• emptywheel says:

      I think he’s making a mistake in assuming that the memos approved any technique listed with no lmiits, too.

      But they’re all forgetting mock burial, as well. Even assuming they don’t do anything else that didn’t get approved, if they did mock burial, they did something on tape that John Yoo considers torture.

  7. orionATL says:

    as a consequence an investigation and report by a senate committeee headed by frank church, cia was “disciplined” for the human experimentation (drugs) performed in their MKULTRA program.

    it is at least possible the tapes may have been destroyed not only because of the terrible images they contained,

    but because they would have make clear that cia had, once again, engaged in human experimentation, perhaps contrary to law or guidelines arising from the MKULTRA debacle.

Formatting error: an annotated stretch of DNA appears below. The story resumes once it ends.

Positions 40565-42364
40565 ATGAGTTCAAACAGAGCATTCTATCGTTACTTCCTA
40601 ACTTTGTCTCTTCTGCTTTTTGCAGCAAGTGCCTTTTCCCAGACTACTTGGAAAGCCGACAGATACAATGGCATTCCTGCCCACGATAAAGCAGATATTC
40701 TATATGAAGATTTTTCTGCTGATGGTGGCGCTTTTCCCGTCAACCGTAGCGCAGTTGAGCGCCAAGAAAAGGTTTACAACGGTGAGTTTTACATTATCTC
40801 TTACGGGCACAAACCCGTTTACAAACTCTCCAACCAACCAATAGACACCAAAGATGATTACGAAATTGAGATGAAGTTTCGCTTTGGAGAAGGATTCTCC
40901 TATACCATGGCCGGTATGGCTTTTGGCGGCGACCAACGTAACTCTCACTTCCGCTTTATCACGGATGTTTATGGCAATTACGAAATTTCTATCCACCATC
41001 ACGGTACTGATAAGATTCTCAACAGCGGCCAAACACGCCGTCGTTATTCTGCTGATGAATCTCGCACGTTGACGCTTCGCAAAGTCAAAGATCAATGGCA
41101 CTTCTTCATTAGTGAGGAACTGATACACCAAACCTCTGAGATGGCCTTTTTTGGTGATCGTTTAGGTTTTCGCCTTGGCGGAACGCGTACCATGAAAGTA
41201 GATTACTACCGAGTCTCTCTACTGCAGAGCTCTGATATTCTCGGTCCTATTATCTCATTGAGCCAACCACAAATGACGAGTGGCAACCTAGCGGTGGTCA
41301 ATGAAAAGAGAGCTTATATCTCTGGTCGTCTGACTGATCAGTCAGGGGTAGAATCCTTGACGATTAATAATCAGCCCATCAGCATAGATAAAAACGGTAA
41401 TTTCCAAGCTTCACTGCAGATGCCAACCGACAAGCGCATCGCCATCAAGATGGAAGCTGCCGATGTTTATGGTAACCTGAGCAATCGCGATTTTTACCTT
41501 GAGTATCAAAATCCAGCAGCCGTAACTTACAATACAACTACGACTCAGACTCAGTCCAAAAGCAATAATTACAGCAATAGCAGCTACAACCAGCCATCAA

8. Becca says:

    Why destroy evidence, he asks?

    Memo or no memo, the people inflicting the torture had to know that what they were doing would be deemed criminal acts by any sane and objective judge and/or jury. Once upon a time, not long ago, “I was following orders” and “someone important told me it was legal” were not deemed valid defense arguments for war crimes and crimes against humanity.

    The tapes undoubtedly showed acts that any reasonable person would deem torture. Therefore their destruction was for the purpose of obstructing justice and concealing crimes, QED.

    Baer’s a moron.

  9. Jeff Kaye says:

    Good article and pertinent comments by all.

    I would not like to see this point slip by, however.

    Baer says:

    Unlike the CIA, military interrogators have immediate access to legal counsel. It’s not an accident that military misdeeds such as those at Abu Ghraib go right to trial, while CIA investigations drag on for years — and drag down morale.

    As I wrote in an article in Jan. 2009 (the quote within from the SASC report):